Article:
EGU21-13112
https://doi.org/10.5194/egusphere-egu21-13112
EGU General Assembly 2021
© Author(s) 2021. This work is distributed under
the Creative Commons Attribution 4.0 License.

Mobility modelling for simulation of spatial spread of infectious diseases

Krzysztof Knop1, Kamil Smolak2, Barbara Kasieczka2, Witold Rohm1,2, Tomasz Smolarczyk3,4, and Marcin Zyga3
Krzysztof Knop et al.
  • 1U+GEO Sp. z o.o., Wrocław, Poland
  • 2Wrocław University of Environmental and Life Sciences, Wrocław, Poland
  • 3Spyrosoft S.A., Wrocław, Poland
  • 4Silesian University of Technology, Gliwice, Poland

The COVID-19 pandemic has highlighted the importance of public health policies and crisis management. The spread of diseases is a complex phenomenon with many time-dependent variables, which hampers an accurate prediction of epidemic evolution. Models of epidemic spread play an important role in guiding in designing public health policies, enabling hypothetical scenarios simulation and rapid analyses of ongoing epidemics.

Over the last century disease spread models evolved from deterministic compartmental models into complex metapopulation and agent-based simulations. Today’s solutions consider many factors, not limiting to the disease itself but also simulating socio-demographic structure and population flows. In the era of globalisation, human mobility became the major factor of rapid disease spread. Although current models consider international and regional travels, used mobility models are simplistic. This limits the accuracy and spatio-temporal resolution of these simulations, providing daily cases updates aggregated to large regions.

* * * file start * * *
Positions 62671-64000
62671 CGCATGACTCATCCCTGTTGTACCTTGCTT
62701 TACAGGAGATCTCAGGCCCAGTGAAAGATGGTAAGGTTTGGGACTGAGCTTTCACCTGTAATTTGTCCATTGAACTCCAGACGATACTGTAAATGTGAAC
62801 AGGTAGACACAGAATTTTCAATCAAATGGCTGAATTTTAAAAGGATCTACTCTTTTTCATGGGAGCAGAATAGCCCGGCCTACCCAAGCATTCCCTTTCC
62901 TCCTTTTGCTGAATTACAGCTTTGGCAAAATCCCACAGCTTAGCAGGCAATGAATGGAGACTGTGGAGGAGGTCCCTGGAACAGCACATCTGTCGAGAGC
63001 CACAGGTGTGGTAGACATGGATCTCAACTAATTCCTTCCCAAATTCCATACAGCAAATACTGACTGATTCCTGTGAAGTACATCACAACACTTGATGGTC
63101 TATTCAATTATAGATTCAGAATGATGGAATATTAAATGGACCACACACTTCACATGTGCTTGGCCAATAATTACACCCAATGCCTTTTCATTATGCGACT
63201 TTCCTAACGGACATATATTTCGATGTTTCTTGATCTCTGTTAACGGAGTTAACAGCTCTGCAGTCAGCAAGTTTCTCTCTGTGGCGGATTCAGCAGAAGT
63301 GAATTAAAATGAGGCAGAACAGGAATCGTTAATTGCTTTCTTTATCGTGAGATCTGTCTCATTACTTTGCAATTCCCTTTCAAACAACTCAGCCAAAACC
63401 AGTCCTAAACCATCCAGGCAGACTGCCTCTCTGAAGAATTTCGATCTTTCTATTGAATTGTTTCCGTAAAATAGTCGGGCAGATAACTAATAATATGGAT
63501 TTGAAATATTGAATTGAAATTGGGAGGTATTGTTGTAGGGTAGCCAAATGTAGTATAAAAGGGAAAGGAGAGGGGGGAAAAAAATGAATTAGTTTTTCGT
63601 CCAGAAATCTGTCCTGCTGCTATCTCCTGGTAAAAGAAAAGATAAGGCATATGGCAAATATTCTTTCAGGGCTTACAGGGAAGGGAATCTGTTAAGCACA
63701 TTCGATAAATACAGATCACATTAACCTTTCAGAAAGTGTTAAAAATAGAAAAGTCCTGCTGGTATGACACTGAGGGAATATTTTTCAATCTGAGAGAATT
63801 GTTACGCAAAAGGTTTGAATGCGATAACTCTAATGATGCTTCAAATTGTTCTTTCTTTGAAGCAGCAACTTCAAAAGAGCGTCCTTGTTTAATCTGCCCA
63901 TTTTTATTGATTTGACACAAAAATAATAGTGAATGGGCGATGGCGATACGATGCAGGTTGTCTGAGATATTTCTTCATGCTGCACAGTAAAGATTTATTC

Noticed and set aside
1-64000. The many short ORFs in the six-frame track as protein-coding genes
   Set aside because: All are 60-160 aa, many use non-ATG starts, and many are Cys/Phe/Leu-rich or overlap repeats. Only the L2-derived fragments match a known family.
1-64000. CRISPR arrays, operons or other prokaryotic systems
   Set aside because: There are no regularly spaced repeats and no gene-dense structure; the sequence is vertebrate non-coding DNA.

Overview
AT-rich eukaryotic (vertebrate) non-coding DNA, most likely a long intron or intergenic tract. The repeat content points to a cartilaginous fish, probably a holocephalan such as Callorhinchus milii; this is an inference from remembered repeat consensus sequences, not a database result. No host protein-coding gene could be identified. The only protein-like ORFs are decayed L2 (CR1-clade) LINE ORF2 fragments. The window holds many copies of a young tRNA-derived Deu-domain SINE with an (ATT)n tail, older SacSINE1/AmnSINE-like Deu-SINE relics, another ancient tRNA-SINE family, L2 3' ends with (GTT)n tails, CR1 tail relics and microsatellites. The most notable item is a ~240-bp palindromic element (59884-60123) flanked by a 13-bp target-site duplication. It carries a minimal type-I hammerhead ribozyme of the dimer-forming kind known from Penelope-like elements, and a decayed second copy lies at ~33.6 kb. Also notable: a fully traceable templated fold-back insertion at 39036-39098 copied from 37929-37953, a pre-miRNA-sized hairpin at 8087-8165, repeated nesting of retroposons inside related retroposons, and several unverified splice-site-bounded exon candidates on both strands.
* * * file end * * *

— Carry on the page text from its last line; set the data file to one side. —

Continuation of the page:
We propose an agent-based mobility model, offering a simulation of hourly temporal resolution depicting mobility with less than a few hundreds of meters spatial precision. Agent-based models allow each simulation agent to assign different characteristics, e.g. susceptibility to infection, mobility behaviour.

We integrate our mobility model with disease spread simulation, using an agent’s interaction to detect virus transmission. In every time step of the model, the interaction between the agents, their current state and localisation of interaction are used to determine the probability of infection. Social interactions in the context of the spread of the disease are a fundamental element influencing the temporal and spatial extent of the disease. An essential aspect of our model is the integration of the simulation environment with the points-of-interests (POIs), which represent the destination of the majority of non-home-work related activities. We validate the accuracy of mobility replication and present hypothetical scenarios of disease spread in one of the large European cities, presenting capabilities of our solution.

How to cite: Knop, K., Smolak, K., Kasieczka, B., Rohm, W., Smolarczyk, T., and Zyga, M.: Mobility modelling for simulation of spatial spread of infectious diseases, EGU General Assembly 2021, online, 19–30 Apr 2021, EGU21-13112, https://doi.org/10.5194/egusphere-egu21-13112, 2021.

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